How to form an LLC in Georgia in 6 easy steps
One of the most exciting journeys in life is starting your own business. If you’re an entrepreneur in the state of Georgia and are thinking about starting your own company, you might want to consider forming an LLC. While it’s not an impossible task to start an LLC in the Peach State, the process can be a bit immersive.
The following 6 steps are designed to help guide you through the process of becoming Georgia’s next LLC so that you’re spending less time stressing over business structure and business formation documentation and more time launching your new business into the stratospheres of success.
1. Check if your business name is available
Selecting a name for your business can have big ramifications for your company's future. Choose an LLC name that’s catchy and meaningful to you and speaks to your brand. People have limited mindshare, so selecting a unique company name will help make it more memorable. This is especially essential because the name of the LLC must be different from any preexisting Georgia business name.
Additionally, there are several naming guidelines your chosen business name must adhere to. The name of your Georgia LLC must end with the phrase “limited liability company” or the abbreviation LLC or L.L.C. Certain words that make it seem like your business is part of a government organization—such as BI” or “Treasury”—are prohibited, while restricted words like “University,” “Bank,” or “Attorney” can only be used if you intend to meet other requirements or possibly fill out additional paperwork.
Once you’ve chosen your business name and have ensured it meets the Georgia naming requirements, you’ll then want to conduct a business search on the Georgia Secretary of State’s website to verify that your desired business name is available. If it is, awesome! You’re ready to claim your name. If your desired name is unavailable, you may want to reserve your second or third choice while determining which alternative moniker makes the most sense. To reserve a business name, you’ll need to submit a Name Reservation Request form on the Georgia Secretary of State’s website along with a $25 filing fee, which will keep your potential business name on lock for 30 days while you decide the best course of name action. You may also want to secure the domain name for your business if you set up a website for it later.
2. Claim your name
With your chosen business name selected, you’ll next be required to nominate a Georgia registered agent to handle any legal documents and lawsuits for your LLC. The Georgia registered agent can be an individual—such as a business attorney—or a company, such as registered agent service or formation service. Suppose you choose to use an individual as your registered agent. In that case, they’ll need to be a permanent resident of Georgia, possess a Georgia physical address (not a P.O. box), and be available to receive mail during regular business hours. You can also nominate a member of your LLC to be the registered agent—or even yourself—provided you or the nominee meet the requirements.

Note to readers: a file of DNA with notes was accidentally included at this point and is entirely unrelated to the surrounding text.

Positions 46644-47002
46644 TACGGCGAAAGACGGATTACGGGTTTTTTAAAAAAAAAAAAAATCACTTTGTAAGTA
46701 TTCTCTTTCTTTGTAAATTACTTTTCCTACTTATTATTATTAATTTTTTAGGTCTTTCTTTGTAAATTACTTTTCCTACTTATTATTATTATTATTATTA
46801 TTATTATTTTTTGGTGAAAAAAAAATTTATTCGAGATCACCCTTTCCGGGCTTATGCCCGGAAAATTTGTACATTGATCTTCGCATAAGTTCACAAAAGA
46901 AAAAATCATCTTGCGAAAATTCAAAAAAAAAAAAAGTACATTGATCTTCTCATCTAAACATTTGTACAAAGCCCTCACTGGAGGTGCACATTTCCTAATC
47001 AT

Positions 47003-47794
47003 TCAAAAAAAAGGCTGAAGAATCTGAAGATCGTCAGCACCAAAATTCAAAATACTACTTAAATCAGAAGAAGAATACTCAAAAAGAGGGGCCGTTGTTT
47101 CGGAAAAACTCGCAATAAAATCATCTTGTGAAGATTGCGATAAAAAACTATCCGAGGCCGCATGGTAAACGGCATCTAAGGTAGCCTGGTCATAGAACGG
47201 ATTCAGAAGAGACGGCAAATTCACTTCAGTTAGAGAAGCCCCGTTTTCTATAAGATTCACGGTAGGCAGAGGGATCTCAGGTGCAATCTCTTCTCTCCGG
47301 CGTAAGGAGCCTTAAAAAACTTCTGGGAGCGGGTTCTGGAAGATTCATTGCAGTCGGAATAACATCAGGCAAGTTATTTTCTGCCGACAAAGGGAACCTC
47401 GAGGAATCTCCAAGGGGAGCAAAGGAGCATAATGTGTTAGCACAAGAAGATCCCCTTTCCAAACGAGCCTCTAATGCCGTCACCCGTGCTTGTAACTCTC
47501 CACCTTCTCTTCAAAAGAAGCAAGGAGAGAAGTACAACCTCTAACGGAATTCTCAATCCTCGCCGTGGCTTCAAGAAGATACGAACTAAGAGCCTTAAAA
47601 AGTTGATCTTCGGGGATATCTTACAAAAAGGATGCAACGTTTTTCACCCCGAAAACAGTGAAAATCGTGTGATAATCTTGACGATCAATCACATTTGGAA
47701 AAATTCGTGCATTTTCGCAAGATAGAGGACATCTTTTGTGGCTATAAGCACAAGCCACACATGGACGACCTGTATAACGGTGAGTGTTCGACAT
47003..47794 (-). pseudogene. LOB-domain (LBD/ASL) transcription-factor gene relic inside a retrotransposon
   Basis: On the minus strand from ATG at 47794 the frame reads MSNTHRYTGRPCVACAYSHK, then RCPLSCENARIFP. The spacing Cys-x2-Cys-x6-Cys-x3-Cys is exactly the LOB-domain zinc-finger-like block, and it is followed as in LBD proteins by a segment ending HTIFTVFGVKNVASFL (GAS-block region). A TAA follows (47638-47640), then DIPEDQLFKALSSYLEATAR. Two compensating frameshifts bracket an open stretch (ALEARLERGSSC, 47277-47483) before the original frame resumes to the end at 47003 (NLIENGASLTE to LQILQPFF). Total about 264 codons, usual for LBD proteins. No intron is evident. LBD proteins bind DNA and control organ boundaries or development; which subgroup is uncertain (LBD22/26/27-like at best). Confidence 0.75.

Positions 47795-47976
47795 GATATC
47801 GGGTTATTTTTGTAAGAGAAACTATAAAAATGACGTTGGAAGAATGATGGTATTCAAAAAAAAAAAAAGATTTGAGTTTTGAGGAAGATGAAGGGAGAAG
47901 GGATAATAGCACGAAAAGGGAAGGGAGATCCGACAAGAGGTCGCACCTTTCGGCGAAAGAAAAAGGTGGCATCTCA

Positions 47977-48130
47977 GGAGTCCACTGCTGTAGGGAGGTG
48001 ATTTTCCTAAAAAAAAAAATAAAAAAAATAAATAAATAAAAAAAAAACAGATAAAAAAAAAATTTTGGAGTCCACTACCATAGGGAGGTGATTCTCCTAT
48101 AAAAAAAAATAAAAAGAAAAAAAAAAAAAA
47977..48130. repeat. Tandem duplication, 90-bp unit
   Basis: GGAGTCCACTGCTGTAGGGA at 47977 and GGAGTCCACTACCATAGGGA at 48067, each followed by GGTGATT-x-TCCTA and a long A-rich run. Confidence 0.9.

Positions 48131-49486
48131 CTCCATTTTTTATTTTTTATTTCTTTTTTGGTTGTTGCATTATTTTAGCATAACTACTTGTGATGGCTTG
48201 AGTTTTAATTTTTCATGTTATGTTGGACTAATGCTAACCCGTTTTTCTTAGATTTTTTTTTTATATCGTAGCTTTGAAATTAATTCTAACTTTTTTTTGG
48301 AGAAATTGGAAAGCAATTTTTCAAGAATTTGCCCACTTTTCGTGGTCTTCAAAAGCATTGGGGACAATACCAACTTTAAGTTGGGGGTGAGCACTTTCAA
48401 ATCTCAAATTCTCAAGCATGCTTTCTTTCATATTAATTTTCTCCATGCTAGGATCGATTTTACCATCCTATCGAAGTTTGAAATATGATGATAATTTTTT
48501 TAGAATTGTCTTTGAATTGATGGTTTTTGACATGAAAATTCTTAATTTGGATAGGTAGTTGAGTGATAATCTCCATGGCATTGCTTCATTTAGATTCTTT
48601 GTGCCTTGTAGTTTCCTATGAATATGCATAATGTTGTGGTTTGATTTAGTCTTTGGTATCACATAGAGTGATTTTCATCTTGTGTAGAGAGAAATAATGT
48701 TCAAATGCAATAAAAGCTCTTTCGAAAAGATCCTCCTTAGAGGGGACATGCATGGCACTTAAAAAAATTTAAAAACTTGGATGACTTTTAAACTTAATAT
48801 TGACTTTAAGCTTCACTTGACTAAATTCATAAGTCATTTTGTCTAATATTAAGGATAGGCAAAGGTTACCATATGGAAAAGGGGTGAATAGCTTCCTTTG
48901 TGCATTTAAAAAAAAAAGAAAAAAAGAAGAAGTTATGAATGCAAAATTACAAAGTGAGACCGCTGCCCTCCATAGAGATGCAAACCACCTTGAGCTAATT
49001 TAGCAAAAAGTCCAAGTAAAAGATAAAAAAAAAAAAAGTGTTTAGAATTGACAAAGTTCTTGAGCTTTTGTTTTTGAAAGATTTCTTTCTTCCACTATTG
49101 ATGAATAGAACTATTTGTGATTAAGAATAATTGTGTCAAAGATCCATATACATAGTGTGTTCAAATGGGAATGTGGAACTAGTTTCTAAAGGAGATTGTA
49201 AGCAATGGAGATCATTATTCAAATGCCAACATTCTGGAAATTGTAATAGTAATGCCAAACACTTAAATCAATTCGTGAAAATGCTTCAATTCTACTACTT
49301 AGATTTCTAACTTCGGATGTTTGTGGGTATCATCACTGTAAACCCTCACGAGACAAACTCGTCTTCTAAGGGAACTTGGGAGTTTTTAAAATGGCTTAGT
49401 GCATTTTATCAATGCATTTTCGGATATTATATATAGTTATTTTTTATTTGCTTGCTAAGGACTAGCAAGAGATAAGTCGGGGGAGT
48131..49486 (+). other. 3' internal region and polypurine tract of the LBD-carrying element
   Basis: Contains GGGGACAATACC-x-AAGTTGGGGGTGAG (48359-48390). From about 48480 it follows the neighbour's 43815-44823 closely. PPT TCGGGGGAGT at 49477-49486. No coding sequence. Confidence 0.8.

After your registered agent is solidified, you’ll want to enlist the agent to help you file your Georgia Articles of Organization. To file Articles of Organization, you’ll need to fill out and submit Form CD 030 to the Secretary of State Georgia Corporations Division, which you can do either online or by mail, along with a $100 non-refundable filing fee. If you’re filing by mail, you’ll also need to submit an additional document—the Transmittal 231 Form—which contains your LLC’s legal name, the names of your LLC members, your registered agent’s information, and the LLC’s business street address. If you’re filing online, you do not need to submit the transmittal form.
After the Georgia Secretary of State receives your Articles of Organization, they will mail your LLC a certificate of organization within 5 to 7 business days. In some situations, processing can take up to 12 business days.
If you’re setting up a new branch of an LLC that was formed in another state—outside of Georgia—you’ll also need to fill out a Foreign LLC form, which allows an LLC to operate as a single entity across many states. The Foreign LLC form–Form 241—costs $225 in LLC filing fees.
You may also opt to register a trade name—or DBA (Doing Business As)—which is a fictitious name you can use to conduct business that’s different from the name you used to form your LLC. For example, if your LLC is Peanut Butter, LLC, you can create a DBA to be Pete’s PB&J’s. Choosing to use a DBA is a helpful tool if your LLC operates several different types of businesses because it allows all of your revenue streams to be filed as a single entity only once. A DBA also helps you launch new ventures separate from your core LLC business and helps separate your sub-businesses from the primary LLC entirely. To register a DBA in Georgia, you’ll need to file a DBA application with the Clerk of Superior Court in the county in which your LLC resides.
3. Write your operating agreement
While you’re not required to write an operating agreement in the state of Georgia, it’s still a fantastic idea to draft one anyway. An LLC operating agreement outlines the ownership and operating procedures of the LLC and the responsibilities and rights of each LLC owner and member. Think of the LLC operating agreement as a blueprint for your organization’s day-to-day functions and a roadmap for how you envision your LLC running.
Without an LLC operating agreement in place, you might encounter legal snafus should your LLC ever become embroiled in a lawsuit. Your vision for your LLC would be subject to Georgia state LLC laws rather than what’s outlined in your document. The operating agreement also helps solidify that your LLC is its own entity, which helps keep your personal assets off the table.
4. File your Statement of Information
To ensure your LLC’s address, registered agent, and registered office information is up to date, you’ll need to file your annual registration statement—aka annual report or Statement of Information—with the Georgia Secretary of State. Even though you’re just now forming your LLC and won’t have to submit your first annual registration until the following year, it’s still a good idea to familiarize yourself with the process so that you can have your information organized and ready to go.
The annual registration is due between January 1st and April 1st each year, and you can file the statement either online or by mail for a filing fee of $50. If, after filing, you need to make any changes to your business information, you can submit an amended statement along with a $20 filing fee.
5. Pay your taxes